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US housing sales shoot up during lockdown

New York

STUCK day and night in their homes, a surprising number of Americans are deciding the pandemic is a great time to upgrade.

That is how it looks to Lee Whitaker, vice-president of Pacesetter Homes. After the coronavirus shutdown, the small Texas homebuilder braced for the worst. And it came: Business plunged in April. Then in May, something unexpected happened. Sales were 30 per cent above the company's own pre-crisis forecast for the month.

Many owners of existing homes are not selling, which often makes builders like Pacesetter the best source of inventory. Mortgage rates are at record lows. And some house shoppers are saying if they have to be home more, it might as well be a bigger space.

New-home sales, a relatively small piece of the market, posted a surprise gain in April, and stocks of homebuilders have surged in recent weeks. That is fuelling optimism that the housing market, which was set for a hot spring season before freezing up when the virus hit, is bouncing back faster than expected.

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"Housing has followed V shaped recovery, no questions asked - as quickly as it fell, it's coming back," said Ali Wolf, chief economist at Meyers Research.

"But there are still major risks."

It is hard to say how long the apparent recovery will last. Signs are mixed. Contracts to buy existing homes plunged 22 per cent in April to a record low. But applications for purchase loans, which have gained for six straight weeks, are now back to early-March levels, according to the Mortgage Bankers Association.

Homebuilding stocks are riding the wave of investor optimism. An S&P index of homebuilders has nearly doubled since cratering on March 23 and is now down just 2.8 per cent for the year.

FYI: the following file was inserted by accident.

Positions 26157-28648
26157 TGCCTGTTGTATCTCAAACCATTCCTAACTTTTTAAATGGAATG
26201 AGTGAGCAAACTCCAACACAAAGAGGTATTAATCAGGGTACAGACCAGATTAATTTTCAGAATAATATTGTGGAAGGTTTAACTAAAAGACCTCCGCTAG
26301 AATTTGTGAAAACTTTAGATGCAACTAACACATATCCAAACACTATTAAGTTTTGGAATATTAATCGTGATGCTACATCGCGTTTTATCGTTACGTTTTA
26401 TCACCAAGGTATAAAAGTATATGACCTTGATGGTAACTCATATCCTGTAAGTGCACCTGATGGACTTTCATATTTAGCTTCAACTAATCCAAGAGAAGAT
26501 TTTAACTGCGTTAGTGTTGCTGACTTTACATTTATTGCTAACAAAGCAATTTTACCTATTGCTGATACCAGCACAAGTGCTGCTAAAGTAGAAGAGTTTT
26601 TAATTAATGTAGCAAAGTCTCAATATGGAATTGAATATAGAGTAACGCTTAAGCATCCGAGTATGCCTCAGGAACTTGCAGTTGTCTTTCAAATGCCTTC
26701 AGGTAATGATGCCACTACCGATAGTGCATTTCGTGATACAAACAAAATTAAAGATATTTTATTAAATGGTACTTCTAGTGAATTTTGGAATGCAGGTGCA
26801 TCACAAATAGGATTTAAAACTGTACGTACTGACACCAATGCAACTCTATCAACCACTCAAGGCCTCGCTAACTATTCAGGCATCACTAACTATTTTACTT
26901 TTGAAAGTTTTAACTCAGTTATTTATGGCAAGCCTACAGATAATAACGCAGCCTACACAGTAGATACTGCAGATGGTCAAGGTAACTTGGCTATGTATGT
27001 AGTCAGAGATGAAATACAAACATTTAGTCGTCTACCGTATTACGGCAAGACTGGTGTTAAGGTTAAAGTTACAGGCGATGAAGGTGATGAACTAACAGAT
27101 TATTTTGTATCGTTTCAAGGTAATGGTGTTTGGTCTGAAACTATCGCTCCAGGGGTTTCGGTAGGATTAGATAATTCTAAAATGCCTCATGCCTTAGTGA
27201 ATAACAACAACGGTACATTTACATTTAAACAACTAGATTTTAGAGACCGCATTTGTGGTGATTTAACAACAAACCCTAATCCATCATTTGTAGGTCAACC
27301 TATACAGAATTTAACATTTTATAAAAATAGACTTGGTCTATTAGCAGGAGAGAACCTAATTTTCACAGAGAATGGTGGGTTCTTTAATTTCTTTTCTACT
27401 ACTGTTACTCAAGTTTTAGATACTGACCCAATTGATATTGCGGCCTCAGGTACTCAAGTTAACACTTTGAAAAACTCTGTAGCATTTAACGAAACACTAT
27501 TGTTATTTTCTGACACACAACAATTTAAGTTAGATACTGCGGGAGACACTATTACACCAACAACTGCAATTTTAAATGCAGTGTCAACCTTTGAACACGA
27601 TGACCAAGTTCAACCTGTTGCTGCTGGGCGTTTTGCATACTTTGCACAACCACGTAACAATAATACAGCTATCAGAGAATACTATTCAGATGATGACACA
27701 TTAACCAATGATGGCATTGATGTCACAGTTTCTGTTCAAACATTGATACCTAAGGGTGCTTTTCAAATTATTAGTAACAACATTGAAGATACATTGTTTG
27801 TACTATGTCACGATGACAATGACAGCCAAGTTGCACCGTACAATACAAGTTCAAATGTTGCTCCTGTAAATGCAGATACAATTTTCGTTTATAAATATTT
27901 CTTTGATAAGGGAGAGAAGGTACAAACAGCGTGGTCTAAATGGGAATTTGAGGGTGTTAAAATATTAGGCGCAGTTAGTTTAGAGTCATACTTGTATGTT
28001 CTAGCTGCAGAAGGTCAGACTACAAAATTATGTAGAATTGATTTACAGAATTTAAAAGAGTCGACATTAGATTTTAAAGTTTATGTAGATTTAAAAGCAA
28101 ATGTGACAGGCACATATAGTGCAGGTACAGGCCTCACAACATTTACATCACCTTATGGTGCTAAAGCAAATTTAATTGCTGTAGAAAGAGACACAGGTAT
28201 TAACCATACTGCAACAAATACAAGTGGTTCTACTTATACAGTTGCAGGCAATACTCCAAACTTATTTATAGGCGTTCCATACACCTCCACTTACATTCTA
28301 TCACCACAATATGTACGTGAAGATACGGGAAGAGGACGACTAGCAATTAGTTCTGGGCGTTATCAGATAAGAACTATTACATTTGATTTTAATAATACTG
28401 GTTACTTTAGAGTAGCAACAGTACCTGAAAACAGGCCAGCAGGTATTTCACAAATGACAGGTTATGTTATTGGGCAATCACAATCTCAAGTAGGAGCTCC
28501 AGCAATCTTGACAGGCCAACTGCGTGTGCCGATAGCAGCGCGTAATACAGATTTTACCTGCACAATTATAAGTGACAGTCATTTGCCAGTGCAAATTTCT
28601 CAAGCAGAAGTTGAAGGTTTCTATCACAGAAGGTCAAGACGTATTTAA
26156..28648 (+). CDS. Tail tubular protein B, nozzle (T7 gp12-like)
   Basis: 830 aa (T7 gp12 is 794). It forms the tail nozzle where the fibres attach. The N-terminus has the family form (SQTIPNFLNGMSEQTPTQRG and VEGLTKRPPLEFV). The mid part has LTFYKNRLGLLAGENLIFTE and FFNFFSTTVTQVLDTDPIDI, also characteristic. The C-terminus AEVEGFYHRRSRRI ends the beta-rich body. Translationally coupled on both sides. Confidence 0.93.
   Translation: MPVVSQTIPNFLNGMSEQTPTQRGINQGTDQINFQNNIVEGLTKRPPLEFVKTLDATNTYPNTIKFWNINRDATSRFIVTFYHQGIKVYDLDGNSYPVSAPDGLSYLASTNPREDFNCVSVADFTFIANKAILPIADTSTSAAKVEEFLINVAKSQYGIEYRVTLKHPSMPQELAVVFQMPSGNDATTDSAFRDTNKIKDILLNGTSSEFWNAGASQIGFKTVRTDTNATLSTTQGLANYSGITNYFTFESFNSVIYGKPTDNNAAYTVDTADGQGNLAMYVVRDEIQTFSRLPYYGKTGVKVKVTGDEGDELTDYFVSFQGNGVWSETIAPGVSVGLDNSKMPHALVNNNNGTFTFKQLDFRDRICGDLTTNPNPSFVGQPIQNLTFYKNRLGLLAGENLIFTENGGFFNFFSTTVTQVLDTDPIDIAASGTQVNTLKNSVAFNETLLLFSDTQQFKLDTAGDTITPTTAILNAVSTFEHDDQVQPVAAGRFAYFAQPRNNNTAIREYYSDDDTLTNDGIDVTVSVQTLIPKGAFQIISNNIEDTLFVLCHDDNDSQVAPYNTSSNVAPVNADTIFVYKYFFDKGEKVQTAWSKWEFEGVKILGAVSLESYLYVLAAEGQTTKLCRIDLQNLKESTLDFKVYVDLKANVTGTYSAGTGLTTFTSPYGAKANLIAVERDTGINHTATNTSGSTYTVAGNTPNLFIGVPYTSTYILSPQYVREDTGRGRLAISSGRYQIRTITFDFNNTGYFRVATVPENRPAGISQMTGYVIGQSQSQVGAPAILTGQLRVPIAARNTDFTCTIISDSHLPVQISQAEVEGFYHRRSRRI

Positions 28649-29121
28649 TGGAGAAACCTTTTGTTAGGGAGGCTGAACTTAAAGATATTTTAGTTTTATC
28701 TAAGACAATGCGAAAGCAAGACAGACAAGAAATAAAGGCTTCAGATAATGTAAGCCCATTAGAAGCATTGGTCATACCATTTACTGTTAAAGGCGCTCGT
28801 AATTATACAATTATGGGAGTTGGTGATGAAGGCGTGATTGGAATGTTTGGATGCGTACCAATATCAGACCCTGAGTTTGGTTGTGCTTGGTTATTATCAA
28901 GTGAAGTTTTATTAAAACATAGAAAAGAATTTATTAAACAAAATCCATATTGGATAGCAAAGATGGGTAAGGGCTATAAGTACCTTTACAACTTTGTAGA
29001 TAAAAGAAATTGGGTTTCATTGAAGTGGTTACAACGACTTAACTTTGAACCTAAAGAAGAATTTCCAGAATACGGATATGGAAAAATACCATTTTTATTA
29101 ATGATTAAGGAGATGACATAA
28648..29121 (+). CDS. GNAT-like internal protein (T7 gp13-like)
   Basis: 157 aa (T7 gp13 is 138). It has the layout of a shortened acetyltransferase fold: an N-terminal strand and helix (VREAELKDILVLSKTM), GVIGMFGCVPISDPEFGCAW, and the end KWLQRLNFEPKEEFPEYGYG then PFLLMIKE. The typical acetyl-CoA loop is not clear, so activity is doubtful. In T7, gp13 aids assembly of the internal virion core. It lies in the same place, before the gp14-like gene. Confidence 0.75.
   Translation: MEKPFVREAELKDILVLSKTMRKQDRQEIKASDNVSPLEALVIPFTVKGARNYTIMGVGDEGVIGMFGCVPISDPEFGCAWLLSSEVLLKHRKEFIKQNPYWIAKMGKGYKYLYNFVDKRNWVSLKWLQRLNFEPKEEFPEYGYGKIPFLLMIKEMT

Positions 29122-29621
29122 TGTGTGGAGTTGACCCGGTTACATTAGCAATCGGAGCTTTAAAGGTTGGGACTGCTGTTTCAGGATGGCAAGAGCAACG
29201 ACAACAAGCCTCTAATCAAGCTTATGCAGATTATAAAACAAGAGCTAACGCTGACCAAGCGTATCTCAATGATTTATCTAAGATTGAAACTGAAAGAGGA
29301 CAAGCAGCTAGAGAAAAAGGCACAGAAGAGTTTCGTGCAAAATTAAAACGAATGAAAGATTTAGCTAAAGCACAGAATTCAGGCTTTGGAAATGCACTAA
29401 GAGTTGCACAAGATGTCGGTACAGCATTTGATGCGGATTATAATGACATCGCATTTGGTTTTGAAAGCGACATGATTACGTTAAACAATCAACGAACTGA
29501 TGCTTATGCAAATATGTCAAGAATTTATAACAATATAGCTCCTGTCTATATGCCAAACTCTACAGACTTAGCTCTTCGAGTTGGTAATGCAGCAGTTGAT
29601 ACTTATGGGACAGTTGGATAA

However, Tendayi Kapfidze, chief economist at LendingTree, is sceptical about the recovery. The housing market cannot boom with an economy that has already lost 40 million jobs, he said.

Job losses have hit lower-paid workers in retail and hospitality particularly hard, but the real estate market may increasingly feel the strain as unemployment moves up the income scale.

Home buyers are already facing challenges. Credit is tightening and bargains are not particularly easy to find. Before the crisis, there was a shortage of affordable homes and that has gotten worse with many sellers deciding to pull back. Bidding wars are erupting in some places where homes are in the shortest supply, including San Francisco and Boston.

Many who apply for mortgages, looking to take advantage of low rates, may not qualify or would not find something they like in their price range, said Matthew Pointon, property economist for Capital Economics. The recovery in sales may be delayed until later this year, he said. BLOOMBERG

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